The third Hidden Empires novel Guardians of Paradise brings the characters from the previous two novels together. Was it fun having them interact? Oh yes. Are these different to write than the novels which progress the main story arc?

Guardians of Paradise (Hidden Empire)

Do you enjoy the chance to go back and fill in the gaps? I started my career writing short stories, and I still love them, both as sketches for longer work — the fifth Hidden Empire book, Queen of Nowhere started as a short story — and to fill in the blanks. I just wish I had the time to pick up and develop more of these peripheral ideas! Both the Hidden Empire novels and the Shadowlands books feature a strong awareness of the class divisions and conflicts between the people with power and privilege and those without. How do science fiction and fantasy help us to explore and understand these ideas?

This is partly down to the science and tech aspects of course, but also, I think, a matter of attitudes and themes. Ironically, the reason our genre is ideal for exploring current issues is because we place our stories outside of the world we live in, giving us an objectivity that allows us to consider our own situation dispassionately. How did writing that differ from writing your two series? I love heist movies, so I jumped at the chance to write an SF-flavoured heist. How do you find the differences between writing a multi-volume series, a standalone novel and a short story?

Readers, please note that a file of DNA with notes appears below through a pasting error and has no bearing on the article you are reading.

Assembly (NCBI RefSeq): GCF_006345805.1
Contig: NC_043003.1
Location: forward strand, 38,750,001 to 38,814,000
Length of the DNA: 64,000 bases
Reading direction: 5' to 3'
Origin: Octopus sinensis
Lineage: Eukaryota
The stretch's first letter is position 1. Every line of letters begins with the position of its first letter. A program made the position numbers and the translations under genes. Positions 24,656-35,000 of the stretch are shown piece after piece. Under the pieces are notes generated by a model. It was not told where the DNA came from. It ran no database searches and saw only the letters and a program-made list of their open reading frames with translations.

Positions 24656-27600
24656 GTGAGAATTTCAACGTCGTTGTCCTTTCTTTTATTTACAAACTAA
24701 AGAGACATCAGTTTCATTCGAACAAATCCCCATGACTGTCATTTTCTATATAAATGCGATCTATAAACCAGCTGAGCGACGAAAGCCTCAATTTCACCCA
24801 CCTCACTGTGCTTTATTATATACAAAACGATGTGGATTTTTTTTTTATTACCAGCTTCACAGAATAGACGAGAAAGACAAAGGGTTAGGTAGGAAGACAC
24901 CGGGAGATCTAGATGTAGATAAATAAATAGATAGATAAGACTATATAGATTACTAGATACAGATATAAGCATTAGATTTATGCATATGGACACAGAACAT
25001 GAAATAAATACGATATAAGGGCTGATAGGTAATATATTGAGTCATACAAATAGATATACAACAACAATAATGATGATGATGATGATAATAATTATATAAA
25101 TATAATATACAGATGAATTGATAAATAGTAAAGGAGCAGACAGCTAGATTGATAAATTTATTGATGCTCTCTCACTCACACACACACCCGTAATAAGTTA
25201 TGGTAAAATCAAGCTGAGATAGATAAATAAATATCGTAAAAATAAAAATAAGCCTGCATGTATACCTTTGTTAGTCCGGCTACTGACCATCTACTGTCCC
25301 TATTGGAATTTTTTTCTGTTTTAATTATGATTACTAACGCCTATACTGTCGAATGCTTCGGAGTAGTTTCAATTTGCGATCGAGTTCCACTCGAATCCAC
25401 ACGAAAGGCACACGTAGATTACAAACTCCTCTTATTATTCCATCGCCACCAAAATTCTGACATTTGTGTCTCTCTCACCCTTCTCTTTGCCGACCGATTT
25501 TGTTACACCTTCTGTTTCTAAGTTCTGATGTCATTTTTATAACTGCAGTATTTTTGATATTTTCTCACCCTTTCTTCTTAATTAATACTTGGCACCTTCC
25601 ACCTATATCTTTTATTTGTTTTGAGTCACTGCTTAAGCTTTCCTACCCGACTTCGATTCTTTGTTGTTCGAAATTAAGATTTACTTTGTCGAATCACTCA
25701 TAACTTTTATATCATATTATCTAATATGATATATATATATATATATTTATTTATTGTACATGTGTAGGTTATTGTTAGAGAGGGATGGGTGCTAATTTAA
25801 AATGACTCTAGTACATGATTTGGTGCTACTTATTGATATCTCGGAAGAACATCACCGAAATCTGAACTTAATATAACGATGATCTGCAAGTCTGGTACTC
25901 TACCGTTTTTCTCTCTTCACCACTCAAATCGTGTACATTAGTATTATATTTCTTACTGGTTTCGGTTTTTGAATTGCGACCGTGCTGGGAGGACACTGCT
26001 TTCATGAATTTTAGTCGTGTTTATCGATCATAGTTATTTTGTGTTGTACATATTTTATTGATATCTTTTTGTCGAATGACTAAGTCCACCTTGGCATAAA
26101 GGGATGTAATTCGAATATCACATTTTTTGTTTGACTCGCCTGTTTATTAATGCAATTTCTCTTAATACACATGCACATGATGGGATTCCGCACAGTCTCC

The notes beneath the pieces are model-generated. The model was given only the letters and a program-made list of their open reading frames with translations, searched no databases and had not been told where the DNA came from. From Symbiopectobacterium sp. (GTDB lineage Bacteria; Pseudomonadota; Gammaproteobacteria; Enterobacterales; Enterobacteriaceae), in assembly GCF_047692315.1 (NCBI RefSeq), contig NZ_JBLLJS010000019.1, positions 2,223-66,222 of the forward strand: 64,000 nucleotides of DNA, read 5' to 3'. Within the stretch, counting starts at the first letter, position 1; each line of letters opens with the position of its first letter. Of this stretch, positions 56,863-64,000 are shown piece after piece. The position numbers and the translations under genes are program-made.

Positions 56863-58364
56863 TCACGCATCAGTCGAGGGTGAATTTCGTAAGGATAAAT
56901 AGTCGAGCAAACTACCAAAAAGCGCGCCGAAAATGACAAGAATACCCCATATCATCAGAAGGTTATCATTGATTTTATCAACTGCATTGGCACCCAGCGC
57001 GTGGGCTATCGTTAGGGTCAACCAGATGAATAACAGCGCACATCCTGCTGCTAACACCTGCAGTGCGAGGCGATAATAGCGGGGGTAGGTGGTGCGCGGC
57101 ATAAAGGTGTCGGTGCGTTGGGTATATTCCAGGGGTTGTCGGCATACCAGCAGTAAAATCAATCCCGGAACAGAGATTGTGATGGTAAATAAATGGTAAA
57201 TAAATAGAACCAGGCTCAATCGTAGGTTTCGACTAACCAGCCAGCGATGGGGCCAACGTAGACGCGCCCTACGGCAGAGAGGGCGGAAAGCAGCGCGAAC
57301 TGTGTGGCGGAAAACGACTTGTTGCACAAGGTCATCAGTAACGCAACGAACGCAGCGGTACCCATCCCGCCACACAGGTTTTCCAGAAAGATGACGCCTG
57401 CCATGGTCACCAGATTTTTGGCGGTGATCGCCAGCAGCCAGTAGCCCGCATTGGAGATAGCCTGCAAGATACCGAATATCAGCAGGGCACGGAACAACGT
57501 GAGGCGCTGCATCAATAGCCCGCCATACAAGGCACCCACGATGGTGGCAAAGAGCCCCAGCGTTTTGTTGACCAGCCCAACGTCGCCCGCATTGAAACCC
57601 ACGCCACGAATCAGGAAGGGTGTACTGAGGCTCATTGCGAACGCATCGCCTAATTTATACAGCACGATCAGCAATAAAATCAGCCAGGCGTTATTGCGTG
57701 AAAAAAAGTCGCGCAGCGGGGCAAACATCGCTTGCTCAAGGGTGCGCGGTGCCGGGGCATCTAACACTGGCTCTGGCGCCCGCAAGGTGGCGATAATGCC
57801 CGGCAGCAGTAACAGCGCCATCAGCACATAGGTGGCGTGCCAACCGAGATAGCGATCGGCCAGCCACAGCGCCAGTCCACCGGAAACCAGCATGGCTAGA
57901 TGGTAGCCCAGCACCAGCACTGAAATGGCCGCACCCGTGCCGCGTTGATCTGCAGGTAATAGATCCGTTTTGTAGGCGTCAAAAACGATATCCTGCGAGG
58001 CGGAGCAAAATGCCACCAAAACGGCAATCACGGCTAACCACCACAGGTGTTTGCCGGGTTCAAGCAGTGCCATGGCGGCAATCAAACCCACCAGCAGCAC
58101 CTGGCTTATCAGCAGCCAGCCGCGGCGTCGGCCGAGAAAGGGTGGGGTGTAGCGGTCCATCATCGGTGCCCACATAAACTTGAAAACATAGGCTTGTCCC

Do you always know which format an idea will take when you start writing it? Short fiction requires a slightly different skillset to novels, when it comes to the actual wrangling of the words; the prose needs to be tighter and more disciplined, and the pacing more condensed. But some ideas just work best in short form. If it acquires too many subsidiary ideas, or a large cast of characters, during development, I can always change my mind.

What challenges does this new narrative medium bring? Brevity, mainly. Feel free to add titles that you recommend in the comments. Kari Sperring: Living with Ghosts Fantasy. A darkly atmospheric tale of the city of Merafi, beset with malevolent spirits seeking entry into the mortal realm, the sorcerous plot to aid them and the four mortals and a ghost standing between a tidal wave of magic and the endangered city. Beautiful, lyrical writing.